Spicy Mulato Chile Truffles

Spicy mulato truffles

Spicy mulato chile truffles.

These truffles are creamy and rich with hints of coffee and a touch of fruitiness. The habanero salt adds an interesting spicy/salty taste and a citrusy flavor.

Mulato chiles are dried poblanos. They aren’t very hot and provide a low to moderate heat. Their flavor is sweet/smokey with hints of coffee and chocolate with a little fruitiness thrown in.

Yield: variable

1 cup bittersweet chocolate, chopped or chips(at least 60% cacao)

1 cup heavy cream

1 mulato chile

½ cup Hershey’s cocoa powder

Habanero sea salt to garnish (I used Molino Real brand from Mexico)

Special equipment: spice mill

Heat cream over medium-high heat just until it boils. Dump in the chocolate and stir until smooth and well combined. Now you’ve made ganache!

Let the ganache cool to room temperature before you cover and put it in the fridge. Leave it in the fridge until it is firm.

While the ganache is chilling out, grab your mulato chile and a skillet. Toss the chile in and set the pan over medium-high to high heat. From working in a restaurant, I’ve gotten into the habit of doing almost everything over high heat. If you aren’t’ comfortable toasting chiles over high heat, use the setting you are comfortable with.

Toast the chile for about two to five minutes. It shouldn’t take more than five minutes. When there is a toasty, good smell, the chile is done toasting. If you notice a horrible, acrid, hurts-your-nose kind of smell…well, you did it wrong. Throw that chile out and start again.

Let it cool down a little if you want then rip the stem off and split the chile. Shake out as many seeds as you can and discard. Break the chile up into pieces that will fit in your spice grinder. Grind the chile into a fine powder.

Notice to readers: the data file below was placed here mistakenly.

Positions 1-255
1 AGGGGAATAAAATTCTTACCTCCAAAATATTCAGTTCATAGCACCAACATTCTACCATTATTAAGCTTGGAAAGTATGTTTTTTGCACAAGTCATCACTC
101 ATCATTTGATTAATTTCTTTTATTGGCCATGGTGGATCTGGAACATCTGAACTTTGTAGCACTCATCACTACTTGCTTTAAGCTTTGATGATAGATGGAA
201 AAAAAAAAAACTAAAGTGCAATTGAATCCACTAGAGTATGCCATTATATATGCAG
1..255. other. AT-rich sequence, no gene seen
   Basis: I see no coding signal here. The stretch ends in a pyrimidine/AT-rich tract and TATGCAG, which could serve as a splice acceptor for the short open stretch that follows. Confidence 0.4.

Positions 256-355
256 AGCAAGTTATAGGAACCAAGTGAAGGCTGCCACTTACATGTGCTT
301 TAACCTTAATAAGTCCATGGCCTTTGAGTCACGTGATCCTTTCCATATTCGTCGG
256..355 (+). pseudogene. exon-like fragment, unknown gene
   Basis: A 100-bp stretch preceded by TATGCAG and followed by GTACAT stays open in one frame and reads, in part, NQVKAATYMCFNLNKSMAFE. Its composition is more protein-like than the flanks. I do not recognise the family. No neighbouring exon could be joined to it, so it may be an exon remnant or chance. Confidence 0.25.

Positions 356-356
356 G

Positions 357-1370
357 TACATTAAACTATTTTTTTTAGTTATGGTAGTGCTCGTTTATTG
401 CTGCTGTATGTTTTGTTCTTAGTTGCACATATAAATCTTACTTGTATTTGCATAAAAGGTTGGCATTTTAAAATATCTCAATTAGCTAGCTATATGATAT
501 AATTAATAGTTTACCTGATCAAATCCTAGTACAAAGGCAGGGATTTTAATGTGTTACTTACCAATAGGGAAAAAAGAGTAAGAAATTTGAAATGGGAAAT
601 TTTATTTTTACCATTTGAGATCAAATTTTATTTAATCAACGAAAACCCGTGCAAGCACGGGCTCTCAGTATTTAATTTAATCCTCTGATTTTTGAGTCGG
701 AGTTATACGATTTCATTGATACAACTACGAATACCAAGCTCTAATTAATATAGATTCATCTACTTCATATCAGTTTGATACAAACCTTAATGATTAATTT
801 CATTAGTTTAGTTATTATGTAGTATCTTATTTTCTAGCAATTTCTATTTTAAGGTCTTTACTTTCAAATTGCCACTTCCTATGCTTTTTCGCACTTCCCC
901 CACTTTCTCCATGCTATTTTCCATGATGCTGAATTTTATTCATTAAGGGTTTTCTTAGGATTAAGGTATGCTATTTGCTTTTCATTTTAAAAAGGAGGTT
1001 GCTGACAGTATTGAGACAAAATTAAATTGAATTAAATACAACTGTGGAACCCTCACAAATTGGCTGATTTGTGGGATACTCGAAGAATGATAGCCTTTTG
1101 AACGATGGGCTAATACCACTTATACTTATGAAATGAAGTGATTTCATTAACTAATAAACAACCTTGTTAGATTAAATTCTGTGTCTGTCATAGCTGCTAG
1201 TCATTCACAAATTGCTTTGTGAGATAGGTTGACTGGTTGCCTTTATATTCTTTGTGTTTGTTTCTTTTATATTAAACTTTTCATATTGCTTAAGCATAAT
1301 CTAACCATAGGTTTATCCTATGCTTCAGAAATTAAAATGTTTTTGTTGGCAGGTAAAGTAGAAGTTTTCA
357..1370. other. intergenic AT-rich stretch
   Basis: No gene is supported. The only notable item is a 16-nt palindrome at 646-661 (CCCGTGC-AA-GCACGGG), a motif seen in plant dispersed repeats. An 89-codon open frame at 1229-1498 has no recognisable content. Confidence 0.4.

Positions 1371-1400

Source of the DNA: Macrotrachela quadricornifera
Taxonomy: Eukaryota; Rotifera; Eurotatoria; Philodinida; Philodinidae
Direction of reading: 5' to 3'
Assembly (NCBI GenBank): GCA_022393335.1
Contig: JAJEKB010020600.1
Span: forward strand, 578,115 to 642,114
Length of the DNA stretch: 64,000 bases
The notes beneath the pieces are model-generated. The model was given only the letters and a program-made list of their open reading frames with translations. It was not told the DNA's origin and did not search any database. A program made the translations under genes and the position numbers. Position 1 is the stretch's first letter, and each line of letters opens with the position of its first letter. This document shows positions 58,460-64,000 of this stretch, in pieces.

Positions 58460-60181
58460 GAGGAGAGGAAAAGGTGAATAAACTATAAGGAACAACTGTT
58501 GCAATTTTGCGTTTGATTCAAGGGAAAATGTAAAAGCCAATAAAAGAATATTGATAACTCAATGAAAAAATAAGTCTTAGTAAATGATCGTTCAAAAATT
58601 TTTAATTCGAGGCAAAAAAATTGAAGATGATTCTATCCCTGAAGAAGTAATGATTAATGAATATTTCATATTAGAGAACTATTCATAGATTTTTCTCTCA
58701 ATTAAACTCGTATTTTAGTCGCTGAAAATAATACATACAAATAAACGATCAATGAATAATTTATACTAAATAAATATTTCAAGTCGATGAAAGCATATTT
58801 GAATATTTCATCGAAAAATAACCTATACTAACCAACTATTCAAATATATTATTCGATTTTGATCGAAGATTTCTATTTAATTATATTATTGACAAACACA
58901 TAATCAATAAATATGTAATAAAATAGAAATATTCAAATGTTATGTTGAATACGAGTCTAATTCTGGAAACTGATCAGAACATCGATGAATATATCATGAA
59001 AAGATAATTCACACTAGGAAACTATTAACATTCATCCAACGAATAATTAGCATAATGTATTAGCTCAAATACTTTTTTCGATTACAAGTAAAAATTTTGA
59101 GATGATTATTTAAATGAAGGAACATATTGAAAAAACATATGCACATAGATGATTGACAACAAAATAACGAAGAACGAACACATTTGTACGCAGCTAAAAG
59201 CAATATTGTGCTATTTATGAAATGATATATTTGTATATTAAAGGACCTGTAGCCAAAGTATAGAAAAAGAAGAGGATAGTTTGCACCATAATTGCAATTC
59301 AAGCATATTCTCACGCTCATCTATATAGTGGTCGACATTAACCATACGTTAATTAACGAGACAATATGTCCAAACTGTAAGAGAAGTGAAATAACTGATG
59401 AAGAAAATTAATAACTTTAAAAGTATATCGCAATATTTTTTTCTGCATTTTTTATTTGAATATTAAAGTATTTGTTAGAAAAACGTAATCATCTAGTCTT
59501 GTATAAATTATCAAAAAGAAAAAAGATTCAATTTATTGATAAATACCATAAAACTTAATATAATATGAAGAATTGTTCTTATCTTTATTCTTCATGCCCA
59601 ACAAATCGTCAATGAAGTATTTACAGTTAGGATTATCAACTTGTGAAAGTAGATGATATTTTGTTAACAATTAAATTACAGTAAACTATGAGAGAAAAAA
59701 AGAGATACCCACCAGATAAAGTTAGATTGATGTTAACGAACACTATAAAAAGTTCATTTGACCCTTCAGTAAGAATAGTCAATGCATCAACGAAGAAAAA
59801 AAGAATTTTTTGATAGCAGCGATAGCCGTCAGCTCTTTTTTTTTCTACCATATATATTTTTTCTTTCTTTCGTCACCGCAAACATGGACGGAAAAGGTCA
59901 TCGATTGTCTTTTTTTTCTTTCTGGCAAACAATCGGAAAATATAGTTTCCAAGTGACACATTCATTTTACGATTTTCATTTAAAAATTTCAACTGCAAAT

Mix the chile powder with the cocoa powder and put the mixture into a cereal bowl.

Once the ganache is firm, set up your truffle station.

Have a bowl of water you can dip your hands into on one side. The bowl of ganache in the middle. A teaspoon next to the ganache. The bowl of chile/cocoa powder on the other side. Set a bowl or the container of salt next to the powder bowl. Have a container or plate for the finished truffles nearby. Or, just set up however you like. I won’t know.

Moisten your hands a little—you don’t want them dripping. Scoop out some ganache. The size of the truffles is up to you. I like to make them just big enough for a bite and a half. Roll the scoop between your palms into a pretty smooth ball. Toss it into the powder bowl and roll it around to coat. Lift it out and gently shake off the excess powder. Place it in the container or on the plate.

Very gently press your fingertip into the top of the truffle to dissolve some of the powder. Place a pinch of the salt in the clear spot. Repeat until you run out of ganache.

I would keep these in the fridge until about fifteen minutes before you want to serve them.

mulato chile truffles

Plate of finished mulato chile truffles.

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